Linux - HardwareThis forum is for Hardware issues.
Having trouble installing a piece of hardware? Want to know if that peripheral is compatible with Linux?
Welcome to LinuxQuestions.org, a friendly and active Linux Community.
You are currently viewing LQ as a guest. By joining our community you will have the ability to post topics, receive our newsletter, use the advanced search, subscribe to threads and access many other special features. Registration is quick, simple and absolutely free. Join our community today!
Note that registered members see fewer ads, and ContentLink is completely disabled once you log in.
If you have any problems with the registration process or your account login, please contact us. If you need to reset your password, click here.
Having a problem logging in? Please visit this page to clear all LQ-related cookies.
Introduction to Linux - A Hands on Guide
This guide was created as an overview of the Linux Operating System, geared toward new users as an exploration tour and getting started guide, with exercises at the end of each chapter.
For more advanced trainees it can be a desktop reference, and a collection of the base knowledge needed to proceed with system and network administration. This book contains many real life examples derived from the author's experience as a Linux system and network administrator, trainer and consultant. They hope these examples will help you to get a better understanding of the Linux system and that you feel encouraged to try out things on your own.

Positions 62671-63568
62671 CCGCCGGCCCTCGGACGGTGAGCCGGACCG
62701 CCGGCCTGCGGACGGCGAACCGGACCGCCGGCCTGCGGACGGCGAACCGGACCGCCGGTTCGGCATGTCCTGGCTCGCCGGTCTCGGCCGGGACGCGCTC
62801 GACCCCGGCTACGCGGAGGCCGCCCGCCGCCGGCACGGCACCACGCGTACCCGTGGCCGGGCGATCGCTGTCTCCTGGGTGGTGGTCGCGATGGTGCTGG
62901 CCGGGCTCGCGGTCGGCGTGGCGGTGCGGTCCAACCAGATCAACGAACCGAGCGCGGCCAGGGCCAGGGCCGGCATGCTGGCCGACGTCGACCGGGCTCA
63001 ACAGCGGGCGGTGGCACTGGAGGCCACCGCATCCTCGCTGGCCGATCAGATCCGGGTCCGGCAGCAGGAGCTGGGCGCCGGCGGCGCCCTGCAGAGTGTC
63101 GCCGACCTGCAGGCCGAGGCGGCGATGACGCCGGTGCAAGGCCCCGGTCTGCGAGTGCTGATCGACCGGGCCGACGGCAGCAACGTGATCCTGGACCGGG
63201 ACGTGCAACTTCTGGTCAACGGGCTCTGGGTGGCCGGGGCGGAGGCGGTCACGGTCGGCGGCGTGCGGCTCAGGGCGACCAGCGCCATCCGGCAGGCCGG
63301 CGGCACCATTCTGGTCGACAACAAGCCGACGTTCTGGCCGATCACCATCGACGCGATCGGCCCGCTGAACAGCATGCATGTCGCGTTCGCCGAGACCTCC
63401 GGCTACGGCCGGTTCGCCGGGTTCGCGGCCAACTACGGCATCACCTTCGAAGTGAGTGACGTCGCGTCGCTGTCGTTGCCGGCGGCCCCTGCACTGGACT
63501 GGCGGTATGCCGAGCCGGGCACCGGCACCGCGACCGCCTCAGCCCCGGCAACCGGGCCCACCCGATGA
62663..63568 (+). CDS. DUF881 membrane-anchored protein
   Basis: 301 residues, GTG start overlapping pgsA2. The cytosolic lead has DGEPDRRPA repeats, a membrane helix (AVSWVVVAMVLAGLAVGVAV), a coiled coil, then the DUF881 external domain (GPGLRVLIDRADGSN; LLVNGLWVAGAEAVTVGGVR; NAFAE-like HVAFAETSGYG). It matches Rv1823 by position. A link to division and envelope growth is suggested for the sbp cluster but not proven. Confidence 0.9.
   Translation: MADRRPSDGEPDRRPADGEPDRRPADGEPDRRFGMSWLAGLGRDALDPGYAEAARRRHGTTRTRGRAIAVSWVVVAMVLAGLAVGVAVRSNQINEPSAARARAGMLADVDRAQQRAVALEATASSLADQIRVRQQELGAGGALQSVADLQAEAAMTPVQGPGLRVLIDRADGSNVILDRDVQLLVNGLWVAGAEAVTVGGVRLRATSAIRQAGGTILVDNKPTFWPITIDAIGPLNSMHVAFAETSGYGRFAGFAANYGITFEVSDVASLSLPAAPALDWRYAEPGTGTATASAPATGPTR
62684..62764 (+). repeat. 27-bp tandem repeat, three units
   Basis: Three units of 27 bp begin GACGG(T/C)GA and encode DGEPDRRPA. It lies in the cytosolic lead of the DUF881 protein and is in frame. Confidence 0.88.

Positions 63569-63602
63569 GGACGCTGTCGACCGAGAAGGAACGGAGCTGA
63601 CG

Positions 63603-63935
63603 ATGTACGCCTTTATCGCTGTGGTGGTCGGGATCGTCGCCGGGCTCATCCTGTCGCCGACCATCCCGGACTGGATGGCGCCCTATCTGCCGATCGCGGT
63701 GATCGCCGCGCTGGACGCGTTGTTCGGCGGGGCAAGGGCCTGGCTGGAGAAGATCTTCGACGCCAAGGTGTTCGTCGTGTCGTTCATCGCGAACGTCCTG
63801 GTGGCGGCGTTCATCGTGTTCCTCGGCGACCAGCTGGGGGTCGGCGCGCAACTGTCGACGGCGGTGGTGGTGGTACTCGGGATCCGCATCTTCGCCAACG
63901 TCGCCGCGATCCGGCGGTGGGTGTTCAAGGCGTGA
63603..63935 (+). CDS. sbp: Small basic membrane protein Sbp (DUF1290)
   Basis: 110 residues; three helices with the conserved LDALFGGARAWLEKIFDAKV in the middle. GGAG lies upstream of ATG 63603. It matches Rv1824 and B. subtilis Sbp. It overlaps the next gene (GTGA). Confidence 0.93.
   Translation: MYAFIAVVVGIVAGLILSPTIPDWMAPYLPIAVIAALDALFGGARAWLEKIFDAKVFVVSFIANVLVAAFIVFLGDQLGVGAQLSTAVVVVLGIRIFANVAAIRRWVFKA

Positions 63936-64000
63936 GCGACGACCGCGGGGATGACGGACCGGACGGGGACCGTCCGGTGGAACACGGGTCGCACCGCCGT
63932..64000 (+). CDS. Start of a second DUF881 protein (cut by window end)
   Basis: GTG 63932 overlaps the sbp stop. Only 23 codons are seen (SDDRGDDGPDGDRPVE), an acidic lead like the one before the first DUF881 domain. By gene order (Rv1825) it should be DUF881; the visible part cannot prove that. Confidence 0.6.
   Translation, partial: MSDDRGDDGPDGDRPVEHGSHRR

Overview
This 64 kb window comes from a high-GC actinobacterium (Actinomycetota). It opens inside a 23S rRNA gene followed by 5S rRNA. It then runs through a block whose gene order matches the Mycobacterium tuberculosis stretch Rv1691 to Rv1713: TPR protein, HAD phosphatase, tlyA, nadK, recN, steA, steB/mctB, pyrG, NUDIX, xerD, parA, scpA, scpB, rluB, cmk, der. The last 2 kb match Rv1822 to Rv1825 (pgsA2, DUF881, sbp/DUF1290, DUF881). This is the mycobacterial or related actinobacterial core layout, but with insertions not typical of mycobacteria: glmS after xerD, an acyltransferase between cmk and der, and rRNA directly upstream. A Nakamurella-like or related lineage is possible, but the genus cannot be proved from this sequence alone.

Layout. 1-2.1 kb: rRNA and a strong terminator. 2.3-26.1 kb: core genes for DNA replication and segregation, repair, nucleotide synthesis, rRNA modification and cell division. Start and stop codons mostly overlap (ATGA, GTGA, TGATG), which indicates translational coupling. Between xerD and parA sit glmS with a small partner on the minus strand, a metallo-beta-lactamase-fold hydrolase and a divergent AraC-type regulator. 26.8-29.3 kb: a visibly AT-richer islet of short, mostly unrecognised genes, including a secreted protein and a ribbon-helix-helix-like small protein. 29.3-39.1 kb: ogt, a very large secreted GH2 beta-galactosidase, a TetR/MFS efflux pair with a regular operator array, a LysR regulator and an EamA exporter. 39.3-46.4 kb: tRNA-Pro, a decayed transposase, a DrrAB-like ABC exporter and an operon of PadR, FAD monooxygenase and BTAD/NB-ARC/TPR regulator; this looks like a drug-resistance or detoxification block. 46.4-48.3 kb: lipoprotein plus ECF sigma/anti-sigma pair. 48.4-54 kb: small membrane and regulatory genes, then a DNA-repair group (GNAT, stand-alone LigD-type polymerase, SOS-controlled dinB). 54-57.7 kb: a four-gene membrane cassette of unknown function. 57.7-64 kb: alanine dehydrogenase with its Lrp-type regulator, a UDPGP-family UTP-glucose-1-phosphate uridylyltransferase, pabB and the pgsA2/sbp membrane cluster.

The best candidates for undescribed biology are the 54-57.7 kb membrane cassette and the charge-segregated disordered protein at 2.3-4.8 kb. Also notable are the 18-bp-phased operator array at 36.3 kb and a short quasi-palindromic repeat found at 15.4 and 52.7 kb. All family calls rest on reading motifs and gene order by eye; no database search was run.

Click Here to receive this Complete Guide absolutely free.
I have finally got my "6 in 1" device working, by adding in /etc/modules.conf:
options scsi_mod max_scsi_luns=4
Now, if I check /dev for any scsi devices (sd*), I see nothing. Also, checking the lun* directory in /dev/scsi/<blabla>/lun*, there are no devices.
This is until I do a fake scsi_info. This is weird because if I use scsi_info without any arguments, nothing happens, but if I literally type scsi_info /this/is/a/fake/directory, all of a sudden, /dev/sd* appear.
Also, after this fake call to scsi_info, I can mount the device and read/write, so all works well. However, I am intruiged as to why this happens. How can I make /dev/sd* appear without having to call scsi_info /fake/dir?
Also, I want to be able to install linux on my flash device (SD), but the only way I can mount a filesystem to load linux is if the device exists on bootup. Now you can see my delema because I can only see the device after a call to scsi_info.
So, how can I make /dev/sd* appear with a bootdisk, so I can mount my /dev/sdc1 as root?
Distribution: Distribution: RHEL 5 with Pieces of this and that.
Kernel 220.127.116.11, KDE 3.5.8 and KDE 4.0 beta, Plu
I don't know if this can be done. First the bios would have to be able to boot from a USB Harddrive. Similar to boot cdroms. Then somehow the boot kernel would need to be able to see USB as a scsi device. Maybe if USB was configured in the kernel instead as of moudules.
Just some quick thoughts. Good luck. Lets us know how you come along on your idea.